For an exercise modality to be most effective, it is crucial to maintain a good balance. Essentially, exercise programs seek to produce favourable physiological adaptation effects, contributing to a better Cocktail of Healthy Ageing. An overarching consensus is that the HPA-axis is most impacted when training intensity is higher than 60% of the VO2max (3,4). However, other factors that are also shown to influence hormonal release with exercise include aerobiosis, strength modalities, the time of the day, meal ingestion, and participant characteristics (such as previous training and gender) (5). Our findings show that exercise programs likely improve older adults’ cortisol and DHEA(S) levels. However, like personal taste in cocktails, individually-tailored exercise programs are the most efficient way to improve stress and healthy ageing. To summarise, any exercise modality, whether aerobics, dancing, lifting weights, TheraBand training, combined chair-based exercises, yoga, Qigong or Tai Chi, can improve this Cocktail of Healthy Ageing.

Take home messages

  • Maintaining good levels of the adrenal hormones cortisol and DHEA(S) is vital. However, its balance gets challenged in ageing.
  • Any regular physical activity program that older adults enjoy could be recommended to influence cortisol and/or DHEA(S) levels.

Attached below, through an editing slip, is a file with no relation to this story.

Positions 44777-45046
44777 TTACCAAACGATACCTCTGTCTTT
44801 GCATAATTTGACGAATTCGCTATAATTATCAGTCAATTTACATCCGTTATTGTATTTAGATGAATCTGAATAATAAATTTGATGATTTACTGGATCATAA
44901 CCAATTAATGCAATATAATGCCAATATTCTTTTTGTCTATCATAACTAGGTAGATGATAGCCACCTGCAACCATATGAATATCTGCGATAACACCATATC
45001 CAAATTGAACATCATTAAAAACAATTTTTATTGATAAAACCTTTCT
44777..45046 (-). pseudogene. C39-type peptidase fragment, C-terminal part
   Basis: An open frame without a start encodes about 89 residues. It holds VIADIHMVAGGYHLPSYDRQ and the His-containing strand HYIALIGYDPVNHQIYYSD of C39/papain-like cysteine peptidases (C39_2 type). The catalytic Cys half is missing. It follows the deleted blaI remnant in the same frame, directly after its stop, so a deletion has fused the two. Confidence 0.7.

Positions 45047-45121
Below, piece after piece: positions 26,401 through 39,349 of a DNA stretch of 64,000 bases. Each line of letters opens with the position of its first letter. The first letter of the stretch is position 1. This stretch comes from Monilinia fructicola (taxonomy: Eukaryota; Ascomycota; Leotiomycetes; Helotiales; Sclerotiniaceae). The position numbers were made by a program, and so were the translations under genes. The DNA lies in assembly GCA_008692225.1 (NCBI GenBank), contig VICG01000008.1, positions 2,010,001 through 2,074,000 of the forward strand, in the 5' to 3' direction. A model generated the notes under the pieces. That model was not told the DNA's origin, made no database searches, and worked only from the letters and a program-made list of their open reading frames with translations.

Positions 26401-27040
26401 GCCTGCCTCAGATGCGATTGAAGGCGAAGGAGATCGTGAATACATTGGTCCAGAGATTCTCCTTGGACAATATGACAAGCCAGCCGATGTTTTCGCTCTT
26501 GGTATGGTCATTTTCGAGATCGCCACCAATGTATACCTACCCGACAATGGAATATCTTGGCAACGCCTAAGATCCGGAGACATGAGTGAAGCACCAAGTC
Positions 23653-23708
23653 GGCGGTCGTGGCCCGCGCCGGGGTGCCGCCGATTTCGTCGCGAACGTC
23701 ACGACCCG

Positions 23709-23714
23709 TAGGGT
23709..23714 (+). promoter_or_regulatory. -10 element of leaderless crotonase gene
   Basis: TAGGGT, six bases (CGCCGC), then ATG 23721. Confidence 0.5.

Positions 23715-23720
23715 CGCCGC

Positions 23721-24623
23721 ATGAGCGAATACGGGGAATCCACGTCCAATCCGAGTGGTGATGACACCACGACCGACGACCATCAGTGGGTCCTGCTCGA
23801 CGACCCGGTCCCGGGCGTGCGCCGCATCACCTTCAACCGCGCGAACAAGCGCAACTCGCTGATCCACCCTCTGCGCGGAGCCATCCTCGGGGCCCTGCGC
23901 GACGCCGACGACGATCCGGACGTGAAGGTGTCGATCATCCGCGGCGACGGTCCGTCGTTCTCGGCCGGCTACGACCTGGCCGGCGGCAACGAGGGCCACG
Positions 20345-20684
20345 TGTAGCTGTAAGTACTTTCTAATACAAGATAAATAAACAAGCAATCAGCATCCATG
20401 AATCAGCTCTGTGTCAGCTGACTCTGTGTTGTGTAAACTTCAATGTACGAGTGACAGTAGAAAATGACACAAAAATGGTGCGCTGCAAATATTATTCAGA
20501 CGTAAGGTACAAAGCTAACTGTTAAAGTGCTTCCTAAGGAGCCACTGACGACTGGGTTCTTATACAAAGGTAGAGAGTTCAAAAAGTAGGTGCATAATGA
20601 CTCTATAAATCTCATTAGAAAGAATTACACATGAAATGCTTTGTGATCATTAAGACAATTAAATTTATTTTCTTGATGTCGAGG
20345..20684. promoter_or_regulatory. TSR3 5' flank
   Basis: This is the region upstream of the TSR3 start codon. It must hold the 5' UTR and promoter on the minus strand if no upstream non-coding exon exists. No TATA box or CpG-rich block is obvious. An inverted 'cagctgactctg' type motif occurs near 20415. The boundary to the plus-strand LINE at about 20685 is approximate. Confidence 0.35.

• An active lifestyle may buffer against the adverse effects of stress.
  • Note that most exercise interventions occurred in group settings. Because obviously, what’s a life worth if you don’t enjoy your Cocktail of Healthy Ageing with others!

 

This article is based on the peer-reviewed paper Physical Activity Influences Cortisol and Dehydroepiandrosterone (Sulfate) Levels in Older Adults: A Systematic Review and Meta-Analysis in the Journal of Aging and Physical Activity (https://doi.org/10.1123/japa.2021-0501)

 

Len De Nys*1 (corresponding author) @DeNysLenLife, Esther F. Ofosu*1 @Maame_Frema, Gemma C. Ryde*2 @RydeGemma, Jenni Connelly*1 @DrJenniCo, Anna C. Whittaker*1 @brainsnstyle

*1 Faculty of Health Sciences and Sport, University of Stirling, Scotland, UK

*2 Institute of Cardiovascular and Medical Sciences, University of Glasgow, Scotland, UK

 

Competing interests

We have no conflicts of interest to disclose.

Bibliography

  1. Bull FC, Al-Ansari SS, Biddle S, Borodulin K, Buman MP, Cardon G, et al. World Health Organization 2020 guidelines on physical activity and sedentary behaviour. Br J Sports Med. 2020 Dec;54(24):1451–1462. 
  2. Heaney JLJ, Carroll D, Phillips AC. Physical activity, life events stress, cortisol, and DHEA: preliminary findings that physical activity may buffer against the negative effects of stress. J Aging Phys Act. 2014 Oct;22(4):465–473. 
  3. Hill EE, Zack E, Battaglini C, Viru M, Viru A, Hackney AC. Exercise and circulating cortisol levels: the intensity threshold effect. J Endocrinol Invest. 2008 Jul;31(7):587–591. 
  4. Caiozzo VJ, Davis JA, Ellis JF, Azus JL, Vandagriff R, Prietto CA, et al. A comparison of gas exchange indices used to detect the anaerobic threshold. J Appl Physiol. 1982 Nov;53(5):1184–1189. 

5. Hackney AC. Exercise as a stressor to the human neuroendocrine system. Medicina (Kaunas). 2006;42(10):788–797.

(Visited 2,563 times, 1 visits today)